Because of lower power requirements and reduced maintenance costs, electrostatic precipitation (ESP) has established itself as a feasible particulate control alternative. ESPs act by imparting charge on airborne particles which, in the presence of an electric field, are then directed to and deposited on a metallic collection plate. Corona inception is an operational condition in which a dense cloud of free electrons and positive ions is first established around a discharge electrode (11). In the presence of this corona, noncharged or weakly charged particles that otherwise are inefficiently collected by ESPs become charged as they collide with ambient unipolar ions. An electric field then drives these particles toward an oppositely charged collection electrode, with physical capture occurring upon contact with the inner wall of the ESP. With airflow occurring tangential to the collected material, these devices are characterized by low-pressure drop and, subsequently, have lower power requirement than HEPA filtration. The usefulness of ESP technology in mitigating biological aerosols of >1 μm in diameter has been demonstrated using bacterial endospores and various bacterial species (12, 13). Other research involving electrostatic precipitation of bacterial cells and spores has focused on survival rates (i.e., bioavailability) after electrical charging as well as sampling efficiency for exposure assessment (1418).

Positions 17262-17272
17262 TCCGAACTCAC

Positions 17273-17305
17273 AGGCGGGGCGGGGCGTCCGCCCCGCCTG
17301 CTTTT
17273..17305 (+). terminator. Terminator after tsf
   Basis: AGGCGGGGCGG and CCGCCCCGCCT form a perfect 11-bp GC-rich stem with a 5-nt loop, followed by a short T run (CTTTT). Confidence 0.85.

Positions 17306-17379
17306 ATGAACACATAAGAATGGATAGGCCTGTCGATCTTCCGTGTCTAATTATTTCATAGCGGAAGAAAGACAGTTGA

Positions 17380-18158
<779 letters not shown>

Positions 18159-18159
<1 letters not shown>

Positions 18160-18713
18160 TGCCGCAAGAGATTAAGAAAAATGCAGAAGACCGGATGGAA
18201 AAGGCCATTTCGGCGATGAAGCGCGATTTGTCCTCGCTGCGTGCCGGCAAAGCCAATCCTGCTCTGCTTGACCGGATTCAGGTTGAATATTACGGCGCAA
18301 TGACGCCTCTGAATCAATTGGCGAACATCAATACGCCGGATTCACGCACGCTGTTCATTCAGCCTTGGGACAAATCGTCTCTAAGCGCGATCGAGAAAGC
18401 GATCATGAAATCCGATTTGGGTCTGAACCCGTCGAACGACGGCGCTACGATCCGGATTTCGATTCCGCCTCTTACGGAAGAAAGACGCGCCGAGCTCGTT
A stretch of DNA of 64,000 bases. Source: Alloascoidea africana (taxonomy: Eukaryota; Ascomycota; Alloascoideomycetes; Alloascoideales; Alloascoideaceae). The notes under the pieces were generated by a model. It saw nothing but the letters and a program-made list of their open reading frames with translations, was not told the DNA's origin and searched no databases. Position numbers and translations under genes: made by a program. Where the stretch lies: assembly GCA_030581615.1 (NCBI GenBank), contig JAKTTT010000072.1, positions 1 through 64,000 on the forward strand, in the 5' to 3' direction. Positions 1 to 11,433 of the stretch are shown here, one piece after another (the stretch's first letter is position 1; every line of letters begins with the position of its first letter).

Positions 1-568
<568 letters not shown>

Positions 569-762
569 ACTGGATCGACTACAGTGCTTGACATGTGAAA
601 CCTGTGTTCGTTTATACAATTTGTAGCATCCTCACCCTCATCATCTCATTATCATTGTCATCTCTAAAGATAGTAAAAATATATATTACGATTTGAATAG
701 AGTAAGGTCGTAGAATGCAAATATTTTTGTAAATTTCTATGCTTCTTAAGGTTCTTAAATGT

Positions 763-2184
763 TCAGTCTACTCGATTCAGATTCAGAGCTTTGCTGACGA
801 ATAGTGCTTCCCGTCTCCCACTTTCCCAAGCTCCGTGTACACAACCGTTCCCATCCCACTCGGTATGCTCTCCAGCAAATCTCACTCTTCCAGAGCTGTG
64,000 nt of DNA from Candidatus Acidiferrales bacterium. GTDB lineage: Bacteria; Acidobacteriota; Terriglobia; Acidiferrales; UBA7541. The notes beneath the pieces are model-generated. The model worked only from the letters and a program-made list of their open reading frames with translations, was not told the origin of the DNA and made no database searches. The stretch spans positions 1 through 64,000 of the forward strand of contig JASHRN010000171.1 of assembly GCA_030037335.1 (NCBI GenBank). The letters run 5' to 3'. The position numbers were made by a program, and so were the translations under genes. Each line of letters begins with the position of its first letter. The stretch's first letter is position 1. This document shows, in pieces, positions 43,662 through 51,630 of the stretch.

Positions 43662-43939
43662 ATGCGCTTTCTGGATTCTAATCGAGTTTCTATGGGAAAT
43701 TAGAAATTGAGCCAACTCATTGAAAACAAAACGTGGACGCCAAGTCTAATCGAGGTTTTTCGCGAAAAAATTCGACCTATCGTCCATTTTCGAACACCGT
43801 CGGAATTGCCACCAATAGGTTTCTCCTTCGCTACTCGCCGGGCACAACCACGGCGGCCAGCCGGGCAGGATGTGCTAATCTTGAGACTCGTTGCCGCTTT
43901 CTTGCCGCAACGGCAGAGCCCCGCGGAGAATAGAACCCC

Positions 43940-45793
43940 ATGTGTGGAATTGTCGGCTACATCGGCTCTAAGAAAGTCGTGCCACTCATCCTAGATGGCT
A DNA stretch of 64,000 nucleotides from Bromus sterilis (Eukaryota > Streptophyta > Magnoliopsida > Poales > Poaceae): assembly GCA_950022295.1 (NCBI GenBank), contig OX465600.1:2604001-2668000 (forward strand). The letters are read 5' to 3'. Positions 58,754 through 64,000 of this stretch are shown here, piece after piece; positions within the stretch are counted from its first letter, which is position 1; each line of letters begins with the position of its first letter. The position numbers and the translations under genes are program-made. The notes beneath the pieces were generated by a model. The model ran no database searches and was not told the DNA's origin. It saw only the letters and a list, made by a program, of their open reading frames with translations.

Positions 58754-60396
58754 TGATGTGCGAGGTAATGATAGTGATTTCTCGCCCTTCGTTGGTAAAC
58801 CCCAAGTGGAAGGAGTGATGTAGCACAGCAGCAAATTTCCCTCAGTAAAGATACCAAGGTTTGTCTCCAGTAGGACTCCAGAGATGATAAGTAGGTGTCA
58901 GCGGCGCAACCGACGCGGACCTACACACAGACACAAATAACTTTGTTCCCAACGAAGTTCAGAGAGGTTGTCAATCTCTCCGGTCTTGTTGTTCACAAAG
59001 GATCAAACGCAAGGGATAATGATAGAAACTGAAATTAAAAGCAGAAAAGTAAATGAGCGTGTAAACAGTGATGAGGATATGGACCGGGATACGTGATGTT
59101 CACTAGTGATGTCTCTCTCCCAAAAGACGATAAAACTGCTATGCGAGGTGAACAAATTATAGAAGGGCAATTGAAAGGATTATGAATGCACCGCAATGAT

ESPs have size-dependent collection efficiencies, and while overall mass-based collection efficiencies may be high (e.g., 99%), the collection efficiencies of particles in the submicrometer and nanometer particle size range, the size range associated with viruses and some allergens, are typically low (1922). In this ESP penetration window (0.1- to 1-μm size range), electrical mobility, which is influenced by both particle charge and mechanical mobility, is at a minimum, and consequently, collection efficiency is also at a minimum. At diameters below this size range, diffusion charging becomes more efficient, and particle collection efficiency increases. Similarly, at particle sizes above this size range, field charging becomes more efficient, leading to an increase in particle collection efficiency. The collection efficiency of particles in this ESP penetration window can be enhanced through incorporation of in situ soft X-ray irradiation, which increases bipolar ion concentration and direct particle photoionization (19, 23). Soft X-rays generated by the emitter have wavelengths of 0.12 to 0.41 nm, which slightly overlap the range of extreme UV light. At these wavelengths, the soft X-rays have energies of 3.5 to 9.5 keV, which makes them less energetic than hard X-rays (medical diagnostics) but more energetic than the majority of UV light. Hogan et al. (23) demonstrated both enhanced charging and improved collection efficiency of aerosolized bacteriophage MS2. In a follow-up study, molecular microbiological techniques were used to quantify the level of in-flight inactivation of bacteriophages T3 and MS2 passing through a soft-X-ray-enhanced ESP system (24).